Ben-Gurion airport lifts restrictions: In the run-up to next week’s election, Israel is lifting restrictions on flights into the country, allowing them from all locations. Citizens will be able to fly into the country, however they will need to be tested for the coronavirus and to quarantine upon arrival. To the outrage of some advocates, the government decided to keep a 3,000 person cap per day on Israelis re-entering the country. One vocal advocate said: “We are only a week before the election. It is imperative to allow Israelis who want to return home the opportunity to do so, and to exercise their most basic democratic right.”
Facing UK strain, Palestinians reenter lockdown: Despite Israel’s world-leading success with its rollout of the coronavirus vaccine, the Palestinians have not gotten their epidemic under control. In fact, with hospitals across the West Bank at 100% capacity, the Palestinian Authority ordered another week-long lockdown of the entire territory. The Palestinian health ministry spokesperson said: “The virus is spreading incredibly widely and quickly. There’s been nothing like this since the beginning of the pandemic.” There has been a nightly curfew and weekend lockdown imposed across the West Bank for the past two weeks, but unfortunately to little effect. A member of the PA’s coronavirus committee said: “there’s been little adherence to social distancing or mask-wearing.” Palestinian officials are blaming the British variant for the explosion in cases, which they say can infect and harm younger people and children at a much more alarming rate.
ISRAEL’S NEIGHBORS, NEAR & NOT SO FAR
Israeli spy firm Black Cube says oil spill from Syrian ship
Israel points to Syrian owners for tanker spill: Israel said that the oil tanker which caused its biggest ecological disaster in decades has Syrian owners. Through shell companies in the Marshall Islands, Israeli spy organization Black Cube was able to trace the ship’s ownership back to the Malah family in Syria. Black Cube also said that the ship is insured by The Islamic P&I Club, which is well-known for insuring Iranian ships sanctioned by the U.S. and the international community. The ship is estimated to have leaked 1,000 tons of tar and oil onto Israeli (and southern Lebanese) shores. The spill will require years, if not decades, to fully clean up.
Sparks fly between Israel, Jordan: Simmering tension between Israel and Jordan, which Israeli opposition figures put at the feet of Prime Minister Netanyahu, exploded last week. Israel turned away some of Jordanian Prince Hussein’s guards as he was attempting to go about his scheduled trip to the Temple Mount, which prompted him to cancel the visit altogether. In retaliation, Jordan blocked Netanyahu’s flight to his first-ever meeting in the U.A.E., a great embarrassment to a man who is running much of his campaign for prime minister on his good relationships with foreign leaders and the friendly Arab world. As such, it was reported that Netanyahu was so furious at Jordan’s messing with his trip to the U.A.E. that he briefly ordered all flights from Jordan to be turned away from Israeli airspace. The order, which could have sparked an even bigger conflict, seems to have been rescinded before it was implemented. Perhaps as a gesture of appeasement, Israel allowed 700 Jordanians to begin working at Israeli hotels in the southern city of Eilat, vaccinating them upon their admittance to Israel. Israel also plans to phase out coronavirus restrictions on the southern border crossings between Israel and Jordan.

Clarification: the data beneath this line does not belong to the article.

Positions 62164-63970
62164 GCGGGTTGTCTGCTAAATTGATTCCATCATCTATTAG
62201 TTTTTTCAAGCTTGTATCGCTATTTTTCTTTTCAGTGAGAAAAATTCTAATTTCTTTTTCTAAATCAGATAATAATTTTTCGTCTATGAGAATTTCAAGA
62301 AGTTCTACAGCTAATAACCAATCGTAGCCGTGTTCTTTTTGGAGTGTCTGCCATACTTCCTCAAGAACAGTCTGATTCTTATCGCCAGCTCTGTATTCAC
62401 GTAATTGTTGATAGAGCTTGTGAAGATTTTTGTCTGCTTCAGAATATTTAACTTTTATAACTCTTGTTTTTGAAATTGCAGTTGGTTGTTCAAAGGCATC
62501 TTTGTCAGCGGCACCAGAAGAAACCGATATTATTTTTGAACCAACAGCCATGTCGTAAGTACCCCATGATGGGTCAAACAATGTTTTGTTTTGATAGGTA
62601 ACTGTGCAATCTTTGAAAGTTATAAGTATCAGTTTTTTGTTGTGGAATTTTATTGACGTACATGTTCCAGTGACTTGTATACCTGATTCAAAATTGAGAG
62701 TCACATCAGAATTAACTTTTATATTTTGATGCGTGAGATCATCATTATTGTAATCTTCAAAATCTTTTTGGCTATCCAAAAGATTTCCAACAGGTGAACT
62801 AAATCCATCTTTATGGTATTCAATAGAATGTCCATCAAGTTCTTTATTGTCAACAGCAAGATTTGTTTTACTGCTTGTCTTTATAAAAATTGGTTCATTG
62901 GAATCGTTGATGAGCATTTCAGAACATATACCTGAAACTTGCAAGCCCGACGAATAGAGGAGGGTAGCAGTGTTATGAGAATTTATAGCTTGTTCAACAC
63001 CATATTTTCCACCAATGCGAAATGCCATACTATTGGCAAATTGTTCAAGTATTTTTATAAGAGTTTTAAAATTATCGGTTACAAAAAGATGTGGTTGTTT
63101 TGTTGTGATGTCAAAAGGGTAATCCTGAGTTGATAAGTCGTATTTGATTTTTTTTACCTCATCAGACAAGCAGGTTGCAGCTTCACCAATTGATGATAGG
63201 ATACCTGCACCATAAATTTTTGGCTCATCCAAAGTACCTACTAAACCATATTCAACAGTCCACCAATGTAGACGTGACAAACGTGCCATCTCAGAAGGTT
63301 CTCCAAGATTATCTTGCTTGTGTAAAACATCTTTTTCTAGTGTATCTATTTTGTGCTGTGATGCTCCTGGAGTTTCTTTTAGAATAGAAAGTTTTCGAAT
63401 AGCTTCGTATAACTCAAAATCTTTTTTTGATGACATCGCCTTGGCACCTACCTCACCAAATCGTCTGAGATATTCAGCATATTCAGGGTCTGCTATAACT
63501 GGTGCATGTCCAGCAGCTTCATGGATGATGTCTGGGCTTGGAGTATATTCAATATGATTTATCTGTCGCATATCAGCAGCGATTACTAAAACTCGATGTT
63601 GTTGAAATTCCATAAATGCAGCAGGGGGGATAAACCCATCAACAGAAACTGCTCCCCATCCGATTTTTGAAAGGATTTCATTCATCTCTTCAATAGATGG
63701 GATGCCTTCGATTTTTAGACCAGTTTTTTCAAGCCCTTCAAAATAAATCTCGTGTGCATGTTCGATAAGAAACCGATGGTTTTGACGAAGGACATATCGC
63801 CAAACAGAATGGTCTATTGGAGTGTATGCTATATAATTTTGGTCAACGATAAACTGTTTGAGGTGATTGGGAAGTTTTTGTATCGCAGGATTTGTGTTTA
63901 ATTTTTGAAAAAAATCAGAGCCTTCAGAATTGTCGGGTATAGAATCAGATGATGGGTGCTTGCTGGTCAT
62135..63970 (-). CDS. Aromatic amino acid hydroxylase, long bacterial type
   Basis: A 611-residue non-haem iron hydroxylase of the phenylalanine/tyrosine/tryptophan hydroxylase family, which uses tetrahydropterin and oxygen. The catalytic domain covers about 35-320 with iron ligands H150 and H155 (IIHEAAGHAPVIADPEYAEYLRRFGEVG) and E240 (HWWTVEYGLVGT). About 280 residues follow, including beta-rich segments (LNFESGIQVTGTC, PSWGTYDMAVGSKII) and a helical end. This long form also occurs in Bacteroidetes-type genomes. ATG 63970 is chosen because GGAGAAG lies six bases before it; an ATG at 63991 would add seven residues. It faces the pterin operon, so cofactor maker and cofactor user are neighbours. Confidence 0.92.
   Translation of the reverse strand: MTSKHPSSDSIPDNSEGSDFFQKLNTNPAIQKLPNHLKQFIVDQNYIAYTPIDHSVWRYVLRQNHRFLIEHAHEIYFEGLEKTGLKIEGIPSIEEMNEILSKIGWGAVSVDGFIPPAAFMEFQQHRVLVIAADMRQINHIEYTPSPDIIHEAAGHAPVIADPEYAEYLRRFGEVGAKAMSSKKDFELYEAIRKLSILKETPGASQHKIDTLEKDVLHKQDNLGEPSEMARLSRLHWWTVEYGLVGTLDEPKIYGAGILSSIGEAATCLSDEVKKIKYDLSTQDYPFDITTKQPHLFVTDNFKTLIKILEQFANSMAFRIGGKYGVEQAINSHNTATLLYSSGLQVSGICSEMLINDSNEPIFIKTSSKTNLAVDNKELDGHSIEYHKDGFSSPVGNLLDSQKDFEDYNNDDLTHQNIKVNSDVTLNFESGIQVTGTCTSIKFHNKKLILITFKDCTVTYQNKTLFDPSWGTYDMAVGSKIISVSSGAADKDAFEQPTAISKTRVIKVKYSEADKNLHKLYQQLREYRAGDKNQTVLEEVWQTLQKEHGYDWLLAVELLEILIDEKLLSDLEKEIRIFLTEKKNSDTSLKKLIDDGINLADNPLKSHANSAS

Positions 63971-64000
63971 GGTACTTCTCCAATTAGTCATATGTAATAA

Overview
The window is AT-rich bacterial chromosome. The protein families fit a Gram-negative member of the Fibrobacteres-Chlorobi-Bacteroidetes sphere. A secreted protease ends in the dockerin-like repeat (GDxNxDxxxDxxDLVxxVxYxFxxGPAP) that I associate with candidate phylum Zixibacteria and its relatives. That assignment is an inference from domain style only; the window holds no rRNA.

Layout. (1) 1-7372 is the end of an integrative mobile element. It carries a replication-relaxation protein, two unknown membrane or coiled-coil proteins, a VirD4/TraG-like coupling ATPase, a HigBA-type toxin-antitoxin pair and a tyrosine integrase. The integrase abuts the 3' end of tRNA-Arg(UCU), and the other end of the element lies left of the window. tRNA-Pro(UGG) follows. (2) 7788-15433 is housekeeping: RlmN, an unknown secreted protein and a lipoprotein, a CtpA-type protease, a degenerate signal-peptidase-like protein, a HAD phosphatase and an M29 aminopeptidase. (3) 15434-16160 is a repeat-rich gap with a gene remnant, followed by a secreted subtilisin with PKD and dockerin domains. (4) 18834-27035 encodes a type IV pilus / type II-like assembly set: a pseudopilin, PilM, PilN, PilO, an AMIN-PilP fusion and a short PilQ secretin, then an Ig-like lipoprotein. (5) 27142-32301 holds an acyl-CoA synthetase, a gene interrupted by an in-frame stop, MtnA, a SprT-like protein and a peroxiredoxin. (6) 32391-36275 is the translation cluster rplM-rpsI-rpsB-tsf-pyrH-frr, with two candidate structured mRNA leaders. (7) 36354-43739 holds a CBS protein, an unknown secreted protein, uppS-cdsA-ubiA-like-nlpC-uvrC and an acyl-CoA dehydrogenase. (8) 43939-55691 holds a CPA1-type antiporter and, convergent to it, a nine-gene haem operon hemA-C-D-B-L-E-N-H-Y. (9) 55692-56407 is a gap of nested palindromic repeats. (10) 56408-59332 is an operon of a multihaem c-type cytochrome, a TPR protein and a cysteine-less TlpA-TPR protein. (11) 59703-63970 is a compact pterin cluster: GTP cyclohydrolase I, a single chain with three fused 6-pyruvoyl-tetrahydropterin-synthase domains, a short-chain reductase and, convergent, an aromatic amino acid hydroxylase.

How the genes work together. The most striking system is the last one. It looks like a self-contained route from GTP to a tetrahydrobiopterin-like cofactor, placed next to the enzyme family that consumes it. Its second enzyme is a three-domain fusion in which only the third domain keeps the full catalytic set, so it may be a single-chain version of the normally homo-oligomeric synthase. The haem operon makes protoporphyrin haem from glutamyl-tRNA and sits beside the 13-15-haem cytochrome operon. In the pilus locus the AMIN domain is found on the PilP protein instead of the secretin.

INTERPOL drops warrant for Sbarro pizzeria bomber: INTERPOL, the international organization that facilitates worldwide police cooperation, released a letter to Arabic-language media earlier this month announcing it removed convicted terrorist Ahlam Ahmad Al-Tamimi from its “most wanted” list. Al-Tamimi was one of the terrorists behind the infamous 2001 Sbarro pizzeria bombing in Jerusalem which killed 15 people, including eight children and two U.S. citizens. She had been serving 16 life sentences before she was released as part of the 2011 Gilad Shalit prisoner swap. Al-Tamimi has been living in Jordan since her release, which has refused to extradite her to the United States for trial. The FBI has a warrant out for her arrest and she remains listed as a “most wanted terrorist” by the FBI. In a letter to the Secretary General of INTERPOL, Simon Wiesenthal Center Director for International Relations Dr. Shimon Samuels demanded the return to “Most Wanted” status of Al-Tamimi, calling the decision “an outrageous step [that] would encourage further terrorism and deny justice and closure for the victims and survivors.”
Iran and Israel attack ships: Iran accused Israel of attacking one of its cargo ships in the Mediterranean Sea on Friday. The ship, Shahr E Kord, was lit aflame late last week, although there was no serious damage done to it nor were there any serious injuries. Iran’s foreign ministry spokesman said: “[Israel] finds its survival in war, crisis and chaos. Iran would consider all options when it finds out who has been involved in this operation, and will resort to them to protect its legitimate rights.” This accusation comes after Israel blamed Iran for targeting Israeli ships in the Gulf of Oman. It also comes after the Wall Street Journal released a report detailing that, over the last year, Israel targeted at least 12 Iranian ships bound for Syria carrying oil and weapons illegally. According to a media report, senior Israeli defense officials, including IDF Chief of Staff Avi Kochavi, are urging a tactic of de-escalation with Iran over the attacks on each other’s ships.